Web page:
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Thread: Don Mason DSO with bar, DFC

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    Default Don Mason DSO with bar, DFC

    Hello, this is my first post so forgive me if this is not the correct place to post this. I saw a newspaper article in my local paper, see below

    http://www.pressandjournal.co.uk/Article.aspx/922693?UserKey=

    It mentions a Don Mason DSO with bar, DFC but I have looked on wikipedia and the London Gazette websites and I can't find anything which refers to any citation for what he got his DSOs for or his DFC. I am just curious about this highly decorated airman as he lives local to me. Can anyone give a reason as to why wikipedia and the London Gazette are incomplete? Were records destroyed during the war? It would be a shame that this great man won't be recognised by future generations because there are no surviving records of his heroics. :(

    He served with 7, 57, 235 and 620 squadrons in coastal and bomber command.
    Last edited by Northwings; 1st December 2008 at 10:52.

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    Default William Millis MASON

    I can't identify him for 'Don Mason', and this officer below is clearly a navigator and not a pilot, and nor can I find a bar to the DSO award, or do any of the squadrons match up, but is this him:

    W/Cdr William Millis Mason, retired 1961 (115986)

    Flight Magazine FEBRUARY 18TH, 1943
    Award of DFC

    F/O. W. M. MASON, R.A.F.V.R., No. 44 Sqn.
    —This officer's standard of navigation is exceptionally high and during his many operational
    sorties he has obtained some excellent photo graphs. Recently he took part in the raids on.
    Milan and Genoa and his personal courage, skill and zeal in ensuring that his aircraft cached the target, greatly inspired the whole squadron.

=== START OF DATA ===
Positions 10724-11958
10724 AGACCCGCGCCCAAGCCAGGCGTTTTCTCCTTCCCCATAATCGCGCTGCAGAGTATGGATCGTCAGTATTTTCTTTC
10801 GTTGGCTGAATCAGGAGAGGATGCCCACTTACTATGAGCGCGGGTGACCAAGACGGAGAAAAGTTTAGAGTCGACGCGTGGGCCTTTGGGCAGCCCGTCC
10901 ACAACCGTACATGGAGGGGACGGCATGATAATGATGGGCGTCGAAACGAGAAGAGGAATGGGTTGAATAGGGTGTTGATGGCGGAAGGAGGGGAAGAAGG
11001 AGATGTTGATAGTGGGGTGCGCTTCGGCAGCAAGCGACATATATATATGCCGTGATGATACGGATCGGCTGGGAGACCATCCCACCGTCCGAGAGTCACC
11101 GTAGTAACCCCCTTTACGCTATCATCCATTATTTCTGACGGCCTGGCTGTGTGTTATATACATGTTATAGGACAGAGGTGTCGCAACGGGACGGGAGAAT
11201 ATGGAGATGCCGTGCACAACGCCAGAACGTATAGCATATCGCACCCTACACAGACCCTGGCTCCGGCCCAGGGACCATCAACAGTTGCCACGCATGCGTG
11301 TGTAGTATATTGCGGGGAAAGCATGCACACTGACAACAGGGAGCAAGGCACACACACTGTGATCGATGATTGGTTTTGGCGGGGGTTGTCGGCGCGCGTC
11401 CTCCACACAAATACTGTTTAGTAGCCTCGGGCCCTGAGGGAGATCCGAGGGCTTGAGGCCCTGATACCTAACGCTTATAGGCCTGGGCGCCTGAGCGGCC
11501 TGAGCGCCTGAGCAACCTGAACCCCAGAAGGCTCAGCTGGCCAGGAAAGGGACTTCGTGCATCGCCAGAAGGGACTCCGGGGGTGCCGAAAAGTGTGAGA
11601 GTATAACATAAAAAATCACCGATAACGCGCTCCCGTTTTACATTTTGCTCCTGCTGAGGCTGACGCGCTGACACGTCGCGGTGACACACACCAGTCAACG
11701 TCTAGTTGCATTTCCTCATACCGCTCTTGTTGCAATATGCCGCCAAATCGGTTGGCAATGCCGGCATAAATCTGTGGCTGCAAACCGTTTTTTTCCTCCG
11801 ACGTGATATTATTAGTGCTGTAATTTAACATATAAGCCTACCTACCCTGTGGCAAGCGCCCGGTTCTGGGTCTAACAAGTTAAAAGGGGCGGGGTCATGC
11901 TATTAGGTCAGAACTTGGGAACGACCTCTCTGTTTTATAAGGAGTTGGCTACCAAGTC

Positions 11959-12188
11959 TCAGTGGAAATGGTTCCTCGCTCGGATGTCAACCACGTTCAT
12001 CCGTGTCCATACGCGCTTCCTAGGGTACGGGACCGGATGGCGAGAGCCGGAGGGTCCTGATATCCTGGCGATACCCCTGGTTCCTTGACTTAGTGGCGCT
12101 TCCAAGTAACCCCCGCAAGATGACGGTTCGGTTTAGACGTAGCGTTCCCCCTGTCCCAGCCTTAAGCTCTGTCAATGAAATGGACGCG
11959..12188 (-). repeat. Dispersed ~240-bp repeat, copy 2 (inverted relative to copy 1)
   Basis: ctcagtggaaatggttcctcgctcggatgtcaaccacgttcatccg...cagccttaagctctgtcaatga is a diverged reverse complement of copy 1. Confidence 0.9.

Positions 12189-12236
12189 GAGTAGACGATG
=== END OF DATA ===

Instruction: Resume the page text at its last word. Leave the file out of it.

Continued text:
Flight magazine - December 6th 1945
    Award of DSO

    Act. Wing Cdr. W. M. MASON, D.F.C..
    R.A.F.V.R., No. 97 Sqn.—Since the award of the D.F.C. this officer has completed a second tonr of operational duty. He is a leader of outstanding ability whose high sense of duty and magnificent example have been potent factors in ensuring the success of the many operations completed by his flight. As a navigator Wing Cdr. Mason has consistently displayed exceptional skill and determination.
    On one occasion in March, 1945, despite very adverse weather he brought his aircraft to the target, a German oil plant at Bohlen, exactly on time. In the face of intense enemy opposition the target indicator was correctly placed and a successful attack completed.

    I'm going to feel really foolish when the correct man is found!
    Last edited by dennis_burke; 1st December 2008 at 13:47. Reason: typos
    Dennis Burke
    - Dublin

    Foreign Aircrew and Aircraft Ireland 1939-1945
    www.ww2irishaviation.com

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    Default

    Hugh Haliday kindly provideed these lists previously for DSO recipients:

    http://www.rafcommands.com/cgi-bin/dcforum/dcboard.cgi?az=show_thread&om=13&forum=DCForumID6

    W M Mason is the only man showing.

    regards

    Dennis
    Dennis Burke
    - Dublin

    Foreign Aircrew and Aircraft Ireland 1939-1945
    www.ww2irishaviation.com

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    I too could not match up the name with the awards as that combination doesn't appear in Honour the Air Forces. But I did find this article:

    http://www.blackcountrybugle.co.uk/blackcountrybugle-news/displayarticle.asp?id=73940

    He is also mentioned here as DSO and bar and DFC

    http://www.caithness.org/wings/freshman/index.htm

    A

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    Thank you for all your help.

    From the Black Country Bugle,

    "Then, on April 10th, Don and his crew had their closest encounter with death yet. Returning from a bombing raid on Berlin, an object, later identified as part of a Wellington bomber, dropped on to the rear end of the Stirling, severely damaging the starboard elevator, rudder and fin. Fighting with the controls, Don couldn't steer the aircraft in a straight line as it veered in a great circle to starboard. An S.O.S. was transmitted and eventually the Stirling was ditched in the sea approximately 140 miles west of Heligoland, where the crew remained in their lifeboat for 58 hours before air sea rescue picked them up. All the men were exhausted and suffering from hypothermia, and Bill Hadley the navigator sustained a broken femur after the plane hit the water. "